reader response to shirley jackson's "the lottery" -- 3/20/20
Today's selection -- from Shirley Jackson: A Rather Haunted Life by Ruth Franklin. The debut of Shirley Jackson's short story "The Lottery," in The New Yorker, was met with much consternation:
"The first letters were dated June 24, just after the issue hit newsstands. 'Shirley Jackson's "The Lottery" ... despite a certain skill of expression, impresses me as utterly pointless,' wrote Mrs. Victor Wouk of Park Avenue, who wondered whether Jackson was 'not overly preoccupied with the gruesome.' 'If the sole purpose ... was to give the reader a nasty impact it was quite satisfactory, I suppose,' wrote Walter Snowdon of East Thirty-fifth Street. 'I frankly confess to being completely baffled by Shirley Jackson's "The Lottery,"' wrote Miriam Friend, a young mother living in Roselle, New Jersey, asking the editors to send an explanation before she and her husband 'scratch right through our scalps' trying to figure it out. Interviewed sixty-five years later, Friend still remembered how upsetting she had found the story.
|"The Lottery" galley proof,
The New Yorker, 1948.
Shirley Jackson Papers,
Manuscript Division, Library of Congress
"These were the start of a torrent of letters that The New Yorker would receive about 'The Lottery.' By now the story is so familiar as a cultural touchstone that it is hard to remember how uncanny it originally seemed: 'outrageous,' 'gruesome,' 'shocking,' or just 'utterly pointless,' in the words of some of the readers who were moved to write to the magazine or to Jackson personally. Within a month there were nearly a hundred letters, 'not counting two newspaper columns and ten notes canceling subscriptions,' Hyman reported cheerfully to Ben Zimmerman. By the beginning of August, the total was up to 150, and more were starting to come in from abroad. The magazine issued a press release to say it had never before received so much mail in response to a work of fiction.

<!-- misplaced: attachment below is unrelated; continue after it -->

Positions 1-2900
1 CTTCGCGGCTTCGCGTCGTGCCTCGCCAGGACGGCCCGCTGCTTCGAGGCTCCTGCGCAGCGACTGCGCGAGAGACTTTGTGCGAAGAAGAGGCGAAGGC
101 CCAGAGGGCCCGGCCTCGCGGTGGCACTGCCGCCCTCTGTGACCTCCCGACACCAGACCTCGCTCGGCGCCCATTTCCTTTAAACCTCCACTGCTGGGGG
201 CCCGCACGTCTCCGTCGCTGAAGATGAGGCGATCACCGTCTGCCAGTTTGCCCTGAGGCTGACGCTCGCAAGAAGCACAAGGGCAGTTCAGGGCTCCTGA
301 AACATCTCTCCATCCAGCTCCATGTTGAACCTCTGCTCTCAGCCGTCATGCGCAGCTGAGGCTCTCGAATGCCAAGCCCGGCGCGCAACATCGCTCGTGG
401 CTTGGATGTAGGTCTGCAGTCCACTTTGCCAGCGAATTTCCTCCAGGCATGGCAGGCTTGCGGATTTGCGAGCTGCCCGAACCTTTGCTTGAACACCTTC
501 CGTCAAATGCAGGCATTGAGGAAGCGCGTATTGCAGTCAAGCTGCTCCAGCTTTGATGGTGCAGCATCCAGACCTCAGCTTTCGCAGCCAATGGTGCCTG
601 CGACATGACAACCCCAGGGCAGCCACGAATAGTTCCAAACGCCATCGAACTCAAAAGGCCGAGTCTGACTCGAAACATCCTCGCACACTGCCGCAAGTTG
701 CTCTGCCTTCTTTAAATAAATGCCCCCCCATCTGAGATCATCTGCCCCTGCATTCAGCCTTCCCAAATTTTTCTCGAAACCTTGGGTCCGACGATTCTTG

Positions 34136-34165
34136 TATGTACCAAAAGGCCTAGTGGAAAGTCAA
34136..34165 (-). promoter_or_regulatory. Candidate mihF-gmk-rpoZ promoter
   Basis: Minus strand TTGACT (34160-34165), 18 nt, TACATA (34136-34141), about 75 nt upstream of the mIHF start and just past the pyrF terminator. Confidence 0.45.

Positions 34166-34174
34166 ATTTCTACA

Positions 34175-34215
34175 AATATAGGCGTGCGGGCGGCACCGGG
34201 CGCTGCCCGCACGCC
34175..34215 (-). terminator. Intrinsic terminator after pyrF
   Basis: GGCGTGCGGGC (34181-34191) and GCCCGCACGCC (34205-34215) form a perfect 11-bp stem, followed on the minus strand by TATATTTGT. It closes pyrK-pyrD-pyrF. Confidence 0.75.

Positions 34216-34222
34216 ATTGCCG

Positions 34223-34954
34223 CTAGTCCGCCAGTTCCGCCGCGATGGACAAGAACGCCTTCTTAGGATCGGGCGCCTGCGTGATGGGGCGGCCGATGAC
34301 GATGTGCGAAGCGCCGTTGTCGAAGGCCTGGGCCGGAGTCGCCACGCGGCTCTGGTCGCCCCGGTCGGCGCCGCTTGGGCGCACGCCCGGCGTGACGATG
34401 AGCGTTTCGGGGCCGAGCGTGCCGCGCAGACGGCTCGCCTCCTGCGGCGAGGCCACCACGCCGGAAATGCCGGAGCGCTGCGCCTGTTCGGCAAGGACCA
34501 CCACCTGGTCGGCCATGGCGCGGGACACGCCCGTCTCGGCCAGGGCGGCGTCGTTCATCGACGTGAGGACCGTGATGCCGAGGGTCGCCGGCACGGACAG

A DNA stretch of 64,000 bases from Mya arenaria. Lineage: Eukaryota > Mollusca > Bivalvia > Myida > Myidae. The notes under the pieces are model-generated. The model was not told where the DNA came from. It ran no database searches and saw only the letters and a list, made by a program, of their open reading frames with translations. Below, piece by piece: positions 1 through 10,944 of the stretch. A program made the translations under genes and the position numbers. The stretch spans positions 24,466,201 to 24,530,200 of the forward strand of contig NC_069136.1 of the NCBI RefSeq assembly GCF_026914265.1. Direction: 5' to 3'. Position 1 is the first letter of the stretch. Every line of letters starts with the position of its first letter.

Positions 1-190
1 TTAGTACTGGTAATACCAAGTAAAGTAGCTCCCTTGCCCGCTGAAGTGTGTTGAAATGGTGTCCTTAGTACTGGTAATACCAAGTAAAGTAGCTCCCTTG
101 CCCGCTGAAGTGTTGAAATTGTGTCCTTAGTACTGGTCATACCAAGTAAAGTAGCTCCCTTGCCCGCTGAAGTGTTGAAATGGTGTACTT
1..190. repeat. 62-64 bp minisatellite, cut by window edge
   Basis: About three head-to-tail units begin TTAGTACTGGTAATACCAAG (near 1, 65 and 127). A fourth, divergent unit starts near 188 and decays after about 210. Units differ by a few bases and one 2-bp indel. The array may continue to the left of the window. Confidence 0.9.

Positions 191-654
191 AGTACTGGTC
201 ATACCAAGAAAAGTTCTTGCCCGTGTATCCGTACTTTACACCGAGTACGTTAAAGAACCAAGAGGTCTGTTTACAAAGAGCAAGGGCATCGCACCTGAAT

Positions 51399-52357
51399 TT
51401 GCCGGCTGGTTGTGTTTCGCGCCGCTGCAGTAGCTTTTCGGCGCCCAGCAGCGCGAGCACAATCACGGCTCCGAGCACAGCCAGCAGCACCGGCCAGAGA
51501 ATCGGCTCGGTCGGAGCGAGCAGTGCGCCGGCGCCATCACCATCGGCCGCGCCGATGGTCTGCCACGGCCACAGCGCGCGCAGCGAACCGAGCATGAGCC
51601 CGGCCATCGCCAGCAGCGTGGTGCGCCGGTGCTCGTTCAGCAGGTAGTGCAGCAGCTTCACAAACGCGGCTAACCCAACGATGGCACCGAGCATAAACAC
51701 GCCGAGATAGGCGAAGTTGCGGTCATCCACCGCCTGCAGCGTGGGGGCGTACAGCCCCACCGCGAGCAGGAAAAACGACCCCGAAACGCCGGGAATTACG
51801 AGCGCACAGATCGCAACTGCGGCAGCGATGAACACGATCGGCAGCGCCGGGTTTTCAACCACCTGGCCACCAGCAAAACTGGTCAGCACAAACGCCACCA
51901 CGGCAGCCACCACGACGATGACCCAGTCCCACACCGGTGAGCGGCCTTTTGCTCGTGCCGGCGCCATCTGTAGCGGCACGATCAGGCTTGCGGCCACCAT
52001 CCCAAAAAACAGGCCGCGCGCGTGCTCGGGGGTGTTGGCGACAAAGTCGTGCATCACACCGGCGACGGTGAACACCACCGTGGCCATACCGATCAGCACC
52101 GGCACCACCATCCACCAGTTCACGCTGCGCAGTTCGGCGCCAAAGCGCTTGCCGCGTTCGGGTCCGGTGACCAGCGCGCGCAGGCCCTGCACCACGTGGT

"In 'Biography of a Story,' Jackson gave the final total as more than 300 letters. Only 13 were kind, she claimed, 'and they were mostly from friends.' (One had overheard people on the Fifth Avenue bus saying to each other, 'Did you read that story in The New Yorker?') The rest, she reported with mordant humor, were dominated by three main themes: 'bewilderment, speculation, and plain old-fashioned abuse.' Readers wanted to know where such lotteries were held, and whether they could go and watch; they threatened to cancel their subscriptions; they declared the story a piece of trash. If the letter writers 'could be considered to give any accurate cross section of the reading public ... I would stop writing now,' she concluded.
"Jackson probably did not exaggerate the sheer number of letters. A giant scrapbook in her archive contains nearly 150 of them from the summer of 1948 alone, and she would receive letters about 'The Lottery' for the rest of her life. But though there were some canceled subscriptions and a fair share of name-calling, the vast majority of the letter writers were not hostile, simply confused. More than anything else, they wanted to understand what the story meant. The response of one Connecticut woman was typical. 'Gentlemen,' she wrote, 'I have read "The Lottery" three times with increasing shock and horror. ... Cannot decide whether [Shirley Jackson] is a genius or a female and more subtle version of Orson Welles.'"